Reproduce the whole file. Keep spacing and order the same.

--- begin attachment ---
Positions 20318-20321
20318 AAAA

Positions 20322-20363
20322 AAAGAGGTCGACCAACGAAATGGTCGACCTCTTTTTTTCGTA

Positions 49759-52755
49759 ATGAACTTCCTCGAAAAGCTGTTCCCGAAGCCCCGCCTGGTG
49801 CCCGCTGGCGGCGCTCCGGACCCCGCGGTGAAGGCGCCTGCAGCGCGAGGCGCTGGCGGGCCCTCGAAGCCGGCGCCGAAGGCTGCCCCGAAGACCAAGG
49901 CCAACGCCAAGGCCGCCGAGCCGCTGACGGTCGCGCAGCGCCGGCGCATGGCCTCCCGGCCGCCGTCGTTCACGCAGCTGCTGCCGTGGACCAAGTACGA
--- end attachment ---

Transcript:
Positions 20318-20321
20318 AAAA

Positions 20322-20363
20322 AAAGAGGTCGACCAACGAAATGGTCGACCTCTTTTTTTCGTA

Positions 49759-52755
49759 ATGAACTTCCTCGAAAAGCTGTTCCCGAAGCCCCGCCTGGTG
49801 CCCGCTGGCGGCGCTCCGGACCCCGCGGTGAAGGCGCCTGCAGCGCGAGGCGCTGGCGGGCCCTCGAAGCCGGCGCCGAAGGCTGCCCCGAAGACCAAGG
49901 CCAACGCCAAGGCCGCCGAGCCGCTGACGGTCGCGCAGCGCCGGCGCATGGCCTCCCGGCCGCCGTCGTTCACGCAGCTGCTGCCGTGGACCAAGTACGA